This Will Get Better for Some of Us: Day 174

CN: depression, suicide

I woke up this morning from that thick fog of nightmares, the sort you have to physically wade yourself free from without succumbing to the false awakenings. I pulled my groggy subconscious free from traumatic images and experiences and sat up in bed with a start.

As I sat there reorienting myself to being truly awake, I realized that I am not okay. It was split second realization as the terrible self-hating thoughts rushed to occupy my conscious almost like a swarm from a scary Disney movie.

I’m wracked with self-doubt, loathing, and worthlessness. I think about myself as fat, unlovable, unkind, awkward, gross, and worse. I tell myself repeatedly that this will pass, this is not real, this is a reaction to a tragic experience in the midst of a pandemic and social crisis.

But I don’t believe those words, the bad feelings are just too strong, too grounded in unresolved traumas from the past 49 years. Being smart about my disorder isn’t enough to pull me through these symptoms.

So I told Laura how I was feeling and asked if we could just spend this weekend together.

I shared these symptoms.

  • I scroll through my phone photos to look at pet pics and realize I’m not taking any selfies which is unusual for me. I absolutely loathe my image right now.
  • My food apathy kicks in and I’m not eating well.
  • I feel terribly alone and without family, I feel the weight of being separated from my family very heavily. I mourn small things like my childhood bible and my treasured cassettes from high school.
  • Everything feels terrible, I can’t genuinely remember feeling good.

One real problem is that there is nowhere to go, no distraction to seek out. We often go for breakfast or lunch to shake off a tough night. We might visit friends or sit in the backyard enjoying the summer evening.

But the combination of the pandemic and the cruddy weather constrains those options. We can’t outrun the thoughts without literally driving in circles in dangerous conditions. And I desperately want to outrun them.

Losing our dog Ana was quite sad and under somewhat traumatizing circumstances. But that experience just weeks after I began to recover from a protracted mental health crisis is worrisome.

I was unduly distraught when I learned that Chadwick Boseman died, when a news person predicted Trump will win again, and when I learned Allegheny County is loosening pandemic protections. I mean these things had me weeping and feeling heavy grief, the sort that wails “Why?” without any hope of consolation.

I’ve been so gripped by fear for months, fear across the spectrum of experiences. The fear that I’m going to be depressed again so soon after that last struggle is also cause for a cosmic wail of why.

Last night, I had to complete the second set of Social Security disability paperwork. Second set this year; I previously went thru an entire reauthorization process in th21ste spring. Tw1stice in one year is not even a little reasonable when it’s supposed to be every other year.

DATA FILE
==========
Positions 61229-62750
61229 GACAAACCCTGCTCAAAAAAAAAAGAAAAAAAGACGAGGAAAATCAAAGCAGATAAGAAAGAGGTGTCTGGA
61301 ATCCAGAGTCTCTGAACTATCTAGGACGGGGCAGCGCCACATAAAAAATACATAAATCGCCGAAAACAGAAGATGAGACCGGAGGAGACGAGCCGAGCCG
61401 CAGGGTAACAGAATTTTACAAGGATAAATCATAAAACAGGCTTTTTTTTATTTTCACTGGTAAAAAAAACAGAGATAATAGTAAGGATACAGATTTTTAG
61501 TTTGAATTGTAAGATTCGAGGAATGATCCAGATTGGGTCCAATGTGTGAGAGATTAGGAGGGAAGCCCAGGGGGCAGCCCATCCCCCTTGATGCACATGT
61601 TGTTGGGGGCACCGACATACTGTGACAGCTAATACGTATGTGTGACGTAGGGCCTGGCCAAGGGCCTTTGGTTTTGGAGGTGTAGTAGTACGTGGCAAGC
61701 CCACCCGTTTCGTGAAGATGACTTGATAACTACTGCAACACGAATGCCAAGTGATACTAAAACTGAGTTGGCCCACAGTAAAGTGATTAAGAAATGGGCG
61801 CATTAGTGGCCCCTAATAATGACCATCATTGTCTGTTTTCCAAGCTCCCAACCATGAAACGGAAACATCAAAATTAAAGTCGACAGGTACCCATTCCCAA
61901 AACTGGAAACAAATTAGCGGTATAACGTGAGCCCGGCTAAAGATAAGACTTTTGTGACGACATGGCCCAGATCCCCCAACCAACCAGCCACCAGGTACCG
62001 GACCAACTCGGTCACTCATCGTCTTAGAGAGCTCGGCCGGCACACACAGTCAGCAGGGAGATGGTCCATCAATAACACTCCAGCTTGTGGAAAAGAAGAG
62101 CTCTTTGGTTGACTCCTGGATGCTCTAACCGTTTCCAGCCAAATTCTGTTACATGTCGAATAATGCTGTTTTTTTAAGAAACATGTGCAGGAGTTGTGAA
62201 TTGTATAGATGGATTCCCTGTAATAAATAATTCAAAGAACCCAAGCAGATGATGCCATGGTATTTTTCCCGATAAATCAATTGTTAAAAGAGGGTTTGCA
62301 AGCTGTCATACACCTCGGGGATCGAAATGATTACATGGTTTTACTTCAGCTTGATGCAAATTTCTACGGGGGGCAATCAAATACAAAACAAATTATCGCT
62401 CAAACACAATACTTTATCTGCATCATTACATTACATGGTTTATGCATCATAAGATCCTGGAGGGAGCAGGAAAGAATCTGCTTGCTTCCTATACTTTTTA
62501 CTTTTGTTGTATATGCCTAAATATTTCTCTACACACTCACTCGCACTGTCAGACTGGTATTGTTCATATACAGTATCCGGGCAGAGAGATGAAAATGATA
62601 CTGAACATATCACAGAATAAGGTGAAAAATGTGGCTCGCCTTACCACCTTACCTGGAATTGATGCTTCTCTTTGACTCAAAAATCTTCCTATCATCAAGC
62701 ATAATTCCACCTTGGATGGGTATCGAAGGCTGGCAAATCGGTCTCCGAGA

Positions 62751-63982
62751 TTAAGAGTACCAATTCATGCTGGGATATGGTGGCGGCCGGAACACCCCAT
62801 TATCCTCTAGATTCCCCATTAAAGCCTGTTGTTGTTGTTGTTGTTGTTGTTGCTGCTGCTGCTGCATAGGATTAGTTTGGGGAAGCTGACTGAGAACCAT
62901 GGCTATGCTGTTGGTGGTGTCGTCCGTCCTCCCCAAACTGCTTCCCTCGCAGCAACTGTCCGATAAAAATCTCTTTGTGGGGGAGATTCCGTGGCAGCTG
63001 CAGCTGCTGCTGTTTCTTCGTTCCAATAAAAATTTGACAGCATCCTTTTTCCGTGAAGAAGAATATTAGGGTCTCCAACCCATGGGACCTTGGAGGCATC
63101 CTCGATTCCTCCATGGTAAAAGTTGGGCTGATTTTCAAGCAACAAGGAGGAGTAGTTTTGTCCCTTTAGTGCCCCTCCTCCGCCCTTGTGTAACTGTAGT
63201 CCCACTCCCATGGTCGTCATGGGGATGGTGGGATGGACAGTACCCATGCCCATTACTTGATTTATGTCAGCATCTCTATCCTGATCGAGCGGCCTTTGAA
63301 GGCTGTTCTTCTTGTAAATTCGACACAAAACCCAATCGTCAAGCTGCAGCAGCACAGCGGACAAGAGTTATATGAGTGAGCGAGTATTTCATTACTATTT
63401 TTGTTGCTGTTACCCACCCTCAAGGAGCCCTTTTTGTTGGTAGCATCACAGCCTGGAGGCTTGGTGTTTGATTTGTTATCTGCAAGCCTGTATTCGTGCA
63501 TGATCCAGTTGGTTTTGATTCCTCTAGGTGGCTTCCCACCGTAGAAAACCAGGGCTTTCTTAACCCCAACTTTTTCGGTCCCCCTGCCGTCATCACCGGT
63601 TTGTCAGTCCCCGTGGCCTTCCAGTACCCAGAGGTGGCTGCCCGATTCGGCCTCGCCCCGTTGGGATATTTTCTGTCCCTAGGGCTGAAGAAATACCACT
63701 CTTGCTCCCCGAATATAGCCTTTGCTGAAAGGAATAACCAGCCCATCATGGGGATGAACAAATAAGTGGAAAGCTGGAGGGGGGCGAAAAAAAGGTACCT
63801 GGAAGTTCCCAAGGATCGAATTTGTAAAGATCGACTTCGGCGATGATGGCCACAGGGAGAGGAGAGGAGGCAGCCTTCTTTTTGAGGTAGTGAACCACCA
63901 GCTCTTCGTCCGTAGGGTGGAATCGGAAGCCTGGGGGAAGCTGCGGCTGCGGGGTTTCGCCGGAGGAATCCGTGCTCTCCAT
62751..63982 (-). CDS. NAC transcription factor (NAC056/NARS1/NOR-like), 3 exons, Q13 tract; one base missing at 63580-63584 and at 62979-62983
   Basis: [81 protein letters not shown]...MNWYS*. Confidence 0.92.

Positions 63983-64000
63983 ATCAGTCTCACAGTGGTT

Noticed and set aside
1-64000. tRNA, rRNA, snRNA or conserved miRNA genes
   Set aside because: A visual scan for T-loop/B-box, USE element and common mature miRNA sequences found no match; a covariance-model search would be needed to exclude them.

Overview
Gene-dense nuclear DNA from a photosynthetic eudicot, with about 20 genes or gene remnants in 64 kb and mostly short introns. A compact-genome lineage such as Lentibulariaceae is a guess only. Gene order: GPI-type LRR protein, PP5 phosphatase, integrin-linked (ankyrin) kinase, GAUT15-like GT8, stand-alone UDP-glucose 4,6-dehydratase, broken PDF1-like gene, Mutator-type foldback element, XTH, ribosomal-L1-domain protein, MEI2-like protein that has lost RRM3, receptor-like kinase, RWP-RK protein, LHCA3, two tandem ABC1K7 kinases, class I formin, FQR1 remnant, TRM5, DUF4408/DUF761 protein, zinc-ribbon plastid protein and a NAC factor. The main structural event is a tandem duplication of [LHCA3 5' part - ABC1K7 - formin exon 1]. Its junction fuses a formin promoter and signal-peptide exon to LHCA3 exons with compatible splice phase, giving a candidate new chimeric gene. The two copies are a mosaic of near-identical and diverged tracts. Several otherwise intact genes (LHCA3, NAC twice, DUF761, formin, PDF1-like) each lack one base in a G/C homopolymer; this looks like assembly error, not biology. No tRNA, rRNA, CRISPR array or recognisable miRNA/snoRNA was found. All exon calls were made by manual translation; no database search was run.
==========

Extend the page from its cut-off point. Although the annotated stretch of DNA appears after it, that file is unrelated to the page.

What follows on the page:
These forms are horrible, asking me to list how I fill my day and if I can make a sandwich and how many prompts I need to fold the laundry. They lack any pretense of dignity or strengths based approaches. It’s an intentional exercise in humiliation and shame. But there is zero opportunity to resist. I just answer the questions with fury and despair mingling with the ink.

I have support and several friends have made kind gestures about the loss of Ana. But other people have tried to draw me into complicated emotionally fraught conversations as if I’m just fine and that’s sad. Don’t do that. And don’t bring up not doing it.

Not that I want to be left alone. I just don’t want to be drawn into more trauma. I want to do anything possible to ensure this does end and I do feel better soon, not have a relapse. It is a very narrow path to tread, I know. For that, I blame my childhood abusers.

If you ask me how to help, here are several options. Supporting projects with the $5 you might spend on coffee is truly helpful b/c it reminds me I have value through my ideas and service.

Donate to the Pittsburgh MasQUe ProjecT to help ease my mind about all of the downtime I’m taking.

Chip in the 2020 Feral Cat Food Drive. Ana basically thrived on canned cat food so it is fair way to pay tribute to her.

Check on your friends and family. I’m shocked more people aren’t talking about depression.

If you have friends or family who experience their own mental health crisis, ask them about their plan. There was an article online somewhere yesterday talking about calling someone’s doctor if they are in crisis. I laughed – I haven’t had a doctor or therapist I could access outside of their office hours for a decade or longer. My therapist whom I think is wonderful works PT so there are big gaps in being able to access her. They call the shots on these issues, not me. So know if there’s a plan and realize mental health care doesn’t have a doctor or therapist on call all of the time. It is a very big gap when working with private providers.

In the meantime, I am accepting drive-by #PSL drinks and amusing stories along with some helpings of wry observations. I can’t go down this path again, I have nothing left to spare.

This will get better. For some of us.

That’s perhaps the greatest horror of all.

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